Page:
Mr. Gore went on to note that while fossil fuel funding and subsidies are “insane”, the potential for renewable energy funding in Africa is being overlooked.

Wind and solar potential is 400 times greater than Africa’s total fossil fuel reserves and it’s pollution-free and creates more jobs, but there’s a funding gap… That’s why this COP is paying so much attention to changing the global capital allocation system,” he said. He underlines.

He then explained that the Climate TRACE inventory, which combines reliable and verified data from more than 100 institutions and 30,000 sensors, can help governments target their actions.

“It prevents emitters from cheating,” he explained and revealed that currently the top 14 individual emission sources in the world are all oil and gas fields.

“One of the most striking early insights from this work is the scale of emissions from oil and gas production – especially those that have not been previously reported,” Guterres added, calling the data as a “critical source” of information in the effort. to tackle the climate emergency.

The UN Secretary-General stressed that the the new tool will be crucial for business leaders working to decarbonize their supply chainsfor governments striving to align policymaking with their climate plans, and for investors striving to track private sector progress toward net zero.

“The problem is even bigger than we have been led to believe and that means we need to work even harder to accelerate the phase-out of all fossil fuels,” he warned.

Climate trace

Climate trace

More COP Funding Highlights

COP27 Finance Day underscored that billions of dollars of investments are needed every year to achieve the rapid and profound transformations needed to address the impact of the climate crisis and to meet the goals of the Climate Change Agreement. Paris.

In various conference rooms, pavilions and “action hubs”, and in closed-door negotiations, delegates, activists, investment bankers and other stakeholders discussed the importance of bridging the gap of current funding in critical areas of climate action such as emissions mitigation, adaptation and loss and damage.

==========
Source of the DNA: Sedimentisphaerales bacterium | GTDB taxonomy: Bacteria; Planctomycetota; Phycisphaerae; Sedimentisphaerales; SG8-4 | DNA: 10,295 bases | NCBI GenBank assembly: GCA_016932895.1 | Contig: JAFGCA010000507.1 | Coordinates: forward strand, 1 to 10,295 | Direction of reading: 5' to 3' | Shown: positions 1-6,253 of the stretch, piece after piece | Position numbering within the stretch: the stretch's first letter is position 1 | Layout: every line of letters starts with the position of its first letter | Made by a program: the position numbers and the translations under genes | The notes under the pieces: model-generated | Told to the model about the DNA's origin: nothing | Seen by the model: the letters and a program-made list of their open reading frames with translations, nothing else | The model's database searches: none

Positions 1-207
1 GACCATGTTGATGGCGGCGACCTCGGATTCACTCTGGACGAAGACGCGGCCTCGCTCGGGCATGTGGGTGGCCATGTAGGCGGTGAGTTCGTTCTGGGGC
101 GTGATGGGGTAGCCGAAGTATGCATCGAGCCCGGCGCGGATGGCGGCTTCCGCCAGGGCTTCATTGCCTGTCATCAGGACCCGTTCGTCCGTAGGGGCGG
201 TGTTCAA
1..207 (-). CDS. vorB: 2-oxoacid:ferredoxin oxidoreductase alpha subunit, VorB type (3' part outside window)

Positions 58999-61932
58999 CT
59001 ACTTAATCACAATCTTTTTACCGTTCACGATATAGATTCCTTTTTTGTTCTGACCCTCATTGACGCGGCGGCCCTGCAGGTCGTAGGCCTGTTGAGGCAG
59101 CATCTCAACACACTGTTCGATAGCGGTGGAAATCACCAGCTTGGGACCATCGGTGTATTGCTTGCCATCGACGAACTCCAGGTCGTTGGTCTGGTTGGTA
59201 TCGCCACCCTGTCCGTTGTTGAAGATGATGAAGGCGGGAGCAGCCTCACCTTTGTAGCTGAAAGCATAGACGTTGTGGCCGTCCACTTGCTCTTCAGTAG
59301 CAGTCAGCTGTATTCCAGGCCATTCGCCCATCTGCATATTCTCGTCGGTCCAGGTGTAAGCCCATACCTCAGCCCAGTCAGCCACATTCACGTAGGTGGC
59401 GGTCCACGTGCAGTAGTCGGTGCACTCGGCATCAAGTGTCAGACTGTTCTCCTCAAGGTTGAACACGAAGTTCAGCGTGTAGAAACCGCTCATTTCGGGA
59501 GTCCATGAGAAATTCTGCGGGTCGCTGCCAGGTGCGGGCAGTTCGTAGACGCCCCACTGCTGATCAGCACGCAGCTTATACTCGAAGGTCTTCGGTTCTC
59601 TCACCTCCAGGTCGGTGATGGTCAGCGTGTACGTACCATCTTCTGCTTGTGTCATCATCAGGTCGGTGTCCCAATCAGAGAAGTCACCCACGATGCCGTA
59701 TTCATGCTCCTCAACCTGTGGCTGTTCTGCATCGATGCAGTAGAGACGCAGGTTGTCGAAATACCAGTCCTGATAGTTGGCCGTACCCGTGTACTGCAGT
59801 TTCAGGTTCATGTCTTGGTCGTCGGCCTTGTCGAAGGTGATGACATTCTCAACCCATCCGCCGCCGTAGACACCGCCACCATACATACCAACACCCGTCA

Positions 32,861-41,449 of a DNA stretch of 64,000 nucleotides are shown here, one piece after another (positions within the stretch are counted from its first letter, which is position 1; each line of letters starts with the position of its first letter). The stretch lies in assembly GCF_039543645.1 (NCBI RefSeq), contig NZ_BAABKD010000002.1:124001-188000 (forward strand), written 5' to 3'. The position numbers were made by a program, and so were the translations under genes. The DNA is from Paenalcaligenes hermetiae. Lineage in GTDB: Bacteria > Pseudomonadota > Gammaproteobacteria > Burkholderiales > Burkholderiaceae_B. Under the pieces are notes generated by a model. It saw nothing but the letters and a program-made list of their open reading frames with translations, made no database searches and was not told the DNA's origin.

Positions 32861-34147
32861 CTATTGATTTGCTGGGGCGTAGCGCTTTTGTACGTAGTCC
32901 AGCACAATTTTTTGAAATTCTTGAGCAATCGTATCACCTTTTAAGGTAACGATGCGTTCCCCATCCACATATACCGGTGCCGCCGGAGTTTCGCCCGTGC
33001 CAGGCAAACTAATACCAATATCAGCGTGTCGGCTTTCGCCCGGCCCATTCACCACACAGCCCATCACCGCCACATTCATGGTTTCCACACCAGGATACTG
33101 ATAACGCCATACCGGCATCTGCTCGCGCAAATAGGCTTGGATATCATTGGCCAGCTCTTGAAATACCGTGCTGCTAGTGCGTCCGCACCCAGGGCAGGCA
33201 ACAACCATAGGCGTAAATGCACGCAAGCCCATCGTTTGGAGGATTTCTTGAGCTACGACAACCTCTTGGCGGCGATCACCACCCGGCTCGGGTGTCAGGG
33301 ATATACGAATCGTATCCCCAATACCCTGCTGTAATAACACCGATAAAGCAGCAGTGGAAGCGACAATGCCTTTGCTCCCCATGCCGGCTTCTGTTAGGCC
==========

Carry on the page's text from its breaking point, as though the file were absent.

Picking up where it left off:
Experts agreed that financial impetus must come from all sectors, public or private, debt or equity, commercial or philanthropic.

Finance is the biggest solution that can propel action everywheresaid Anjali Viswamohanan, director of policy at Asia Investor Group. UN News.

One of the big calls was to bridge the “adaptation gap”. According to the UN Climate Change (UNFCCC), project developers and investors should focus on preparing for and investing in projects that build resilience and protect vulnerable people from the negative impacts of climate change; drive systemic change and innovation for a carbon-neutral and climate-resilient transformation in the context of a just transition; and to protect and restore natural capital.

Financial resources and solid investments are needed to fight climate change.

More commitments and initiatives

Also on Wednesday, with a pledge of $20 million, New Zealand was added to the list, alongside Scotland, Norway, Germany, Austria and Belgium, those who promised to finance the issue of loss and damage (payments to developing countries with low carbon emitting countries affected by the catastrophe of climate change).

Meanwhile, the UK has said it will allow payment deferrals to countries hit by weather disasters.

The Africa Climate Risk Facility, an initiative of the Nairobi Declaration on Sustainable Insurance, was also launched, with signatories pledging to underwrite $14 billion in climate risk cover by 2030.

US climate envoy John Kerry also hosted an event at COP27 announcing plans for companies to “buy carbon credits” and support countries moving away from coal.

Under the proposed plan, called the Energy Transition Accelerator, public bodies could earn carbon credits by reducing their emissions if they reduce their use of fossil fuels and increase the use of renewable energy.

On that note, at a UNICEF press conference, German youth activist Luisa Neubauer sent a clear message to world leaders making pledges at COP27:

“Don’t come here and talk about climate action while you’re committing to new fossil fuel infrastructure around the world. Don’t come here and talk about climate justice as fossil fuel funding explodes. Don’t come here trying to explain that money might be running out for adaptation and loss and damage as fossil fuel investments around the world skyrocket day by day.”